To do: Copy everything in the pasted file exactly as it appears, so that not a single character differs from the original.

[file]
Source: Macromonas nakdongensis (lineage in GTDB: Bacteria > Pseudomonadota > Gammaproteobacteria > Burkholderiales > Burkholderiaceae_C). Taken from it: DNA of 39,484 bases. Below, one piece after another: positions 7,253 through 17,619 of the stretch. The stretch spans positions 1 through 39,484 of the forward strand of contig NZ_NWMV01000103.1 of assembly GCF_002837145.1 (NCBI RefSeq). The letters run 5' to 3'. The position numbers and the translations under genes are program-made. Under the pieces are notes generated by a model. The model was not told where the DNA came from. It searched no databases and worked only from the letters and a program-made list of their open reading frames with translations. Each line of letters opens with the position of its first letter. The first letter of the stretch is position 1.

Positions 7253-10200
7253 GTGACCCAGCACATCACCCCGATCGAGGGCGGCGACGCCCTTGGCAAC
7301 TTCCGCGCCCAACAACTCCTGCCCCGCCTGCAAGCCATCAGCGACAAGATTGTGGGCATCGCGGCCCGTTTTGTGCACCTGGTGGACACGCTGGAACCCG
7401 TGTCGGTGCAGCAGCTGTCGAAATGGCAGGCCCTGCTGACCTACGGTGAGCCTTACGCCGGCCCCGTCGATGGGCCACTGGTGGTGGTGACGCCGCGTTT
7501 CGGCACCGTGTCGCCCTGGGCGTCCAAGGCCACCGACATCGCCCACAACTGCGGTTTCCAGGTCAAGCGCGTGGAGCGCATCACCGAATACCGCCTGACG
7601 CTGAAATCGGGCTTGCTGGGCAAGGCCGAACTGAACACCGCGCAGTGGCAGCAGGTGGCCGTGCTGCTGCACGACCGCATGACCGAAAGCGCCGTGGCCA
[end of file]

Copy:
Source: Macromonas nakdongensis (lineage in GTDB: Bacteria > Pseudomonadota > Gammaproteobacteria > Burkholderiales > Burkholderiaceae_C). Taken from it: DNA of 39,484 bases. Below, one piece after another: positions 7,253 through 17,619 of the stretch. The stretch spans positions 1 through 39,484 of the forward strand of contig NZ_NWMV01000103.1 of assembly GCF_002837145.1 (NCBI RefSeq). The letters run 5' to 3'. The position numbers and the translations under genes are program-made. Under the pieces are notes generated by a model. The model was not told where the DNA came from. It searched no databases and worked only from the letters and a program-made list of their open reading frames with translations. Each line of letters opens with the position of its first letter. The first letter of the stretch is position 1.

Positions 7253-10200
7253 GTGACCCAGCACATCACCCCGATCGAGGGCGGCGACGCCCTTGGCAAC
7301 TTCCGCGCCCAACAACTCCTGCCCCGCCTGCAAGCCATCAGCGACAAGATTGTGGGCATCGCGGCCCGTTTTGTGCACCTGGTGGACACGCTGGAACCCG
7401 TGTCGGTGCAGCAGCTGTCGAAATGGCAGGCCCTGCTGACCTACGGTGAGCCTTACGCCGGCCCCGTCGATGGGCCACTGGTGGTGGTGACGCCGCGTTT
7501 CGGCACCGTGTCGCCCTGGGCGTCCAAGGCCACCGACATCGCCCACAACTGCGGTTTCCAGGTCAAGCGCGTGGAGCGCATCACCGAATACCGCCTGACG
7601 CTGAAATCGGGCTTGCTGGGCAAGGCCGAACTGAACACCGCGCAGTGGCAGCAGGTGGCCGTGCTGCTGCACGACCGCATGACCGAAAGCGCCGTGGCCA